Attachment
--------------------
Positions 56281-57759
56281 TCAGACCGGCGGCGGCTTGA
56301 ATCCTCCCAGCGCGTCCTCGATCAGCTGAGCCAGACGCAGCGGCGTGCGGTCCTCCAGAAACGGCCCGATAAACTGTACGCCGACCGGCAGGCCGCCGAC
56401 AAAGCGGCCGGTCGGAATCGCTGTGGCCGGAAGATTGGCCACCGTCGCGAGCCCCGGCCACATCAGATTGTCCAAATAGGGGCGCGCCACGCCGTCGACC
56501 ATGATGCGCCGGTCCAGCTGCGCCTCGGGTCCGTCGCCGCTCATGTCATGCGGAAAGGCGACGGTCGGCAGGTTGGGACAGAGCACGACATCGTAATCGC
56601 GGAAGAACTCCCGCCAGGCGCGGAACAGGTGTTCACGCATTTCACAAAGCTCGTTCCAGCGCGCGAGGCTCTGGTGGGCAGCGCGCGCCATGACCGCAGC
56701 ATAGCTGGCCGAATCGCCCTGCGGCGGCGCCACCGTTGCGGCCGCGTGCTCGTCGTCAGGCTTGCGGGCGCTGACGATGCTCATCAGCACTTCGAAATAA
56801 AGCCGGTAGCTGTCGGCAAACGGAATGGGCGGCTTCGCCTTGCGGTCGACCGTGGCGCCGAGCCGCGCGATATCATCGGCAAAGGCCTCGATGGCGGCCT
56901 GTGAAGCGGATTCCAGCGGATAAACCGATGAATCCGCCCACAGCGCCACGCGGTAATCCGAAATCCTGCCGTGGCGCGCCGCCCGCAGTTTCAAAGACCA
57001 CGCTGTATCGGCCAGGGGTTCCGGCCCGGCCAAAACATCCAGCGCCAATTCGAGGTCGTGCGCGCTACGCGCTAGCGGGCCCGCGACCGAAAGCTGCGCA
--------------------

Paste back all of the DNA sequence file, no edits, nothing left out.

Positions 56281-57759
56281 TCAGACCGGCGGCGGCTTGA
56301 ATCCTCCCAGCGCGTCCTCGATCAGCTGAGCCAGACGCAGCGGCGTGCGGTCCTCCAGAAACGGCCCGATAAACTGTACGCCGACCGGCAGGCCGCCGAC
56401 AAAGCGGCCGGTCGGAATCGCTGTGGCCGGAAGATTGGCCACCGTCGCGAGCCCCGGCCACATCAGATTGTCCAAATAGGGGCGCGCCACGCCGTCGACC
56501 ATGATGCGCCGGTCCAGCTGCGCCTCGGGTCCGTCGCCGCTCATGTCATGCGGAAAGGCGACGGTCGGCAGGTTGGGACAGAGCACGACATCGTAATCGC
56601 GGAAGAACTCCCGCCAGGCGCGGAACAGGTGTTCACGCATTTCACAAAGCTCGTTCCAGCGCGCGAGGCTCTGGTGGGCAGCGCGCGCCATGACCGCAGC
56701 ATAGCTGGCCGAATCGCCCTGCGGCGGCGCCACCGTTGCGGCCGCGTGCTCGTCGTCAGGCTTGCGGGCGCTGACGATGCTCATCAGCACTTCGAAATAA
56801 AGCCGGTAGCTGTCGGCAAACGGAATGGGCGGCTTCGCCTTGCGGTCGACCGTGGCGCCGAGCCGCGCGATATCATCGGCAAAGGCCTCGATGGCGGCCT
56901 GTGAAGCGGATTCCAGCGGATAAACCGATGAATCCGCCCACAGCGCCACGCGGTAATCCGAAATCCTGCCGTGGCGCGCCGCCCGCAGTTTCAAAGACCA
57001 CGCTGTATCGGCCAGGGGTTCCGGCCCGGCCAAAACATCCAGCGCCAATTCGAGGTCGTGCGCGCTACGCGCTAGCGGGCCCGCGACCGAAAGCTGCGCA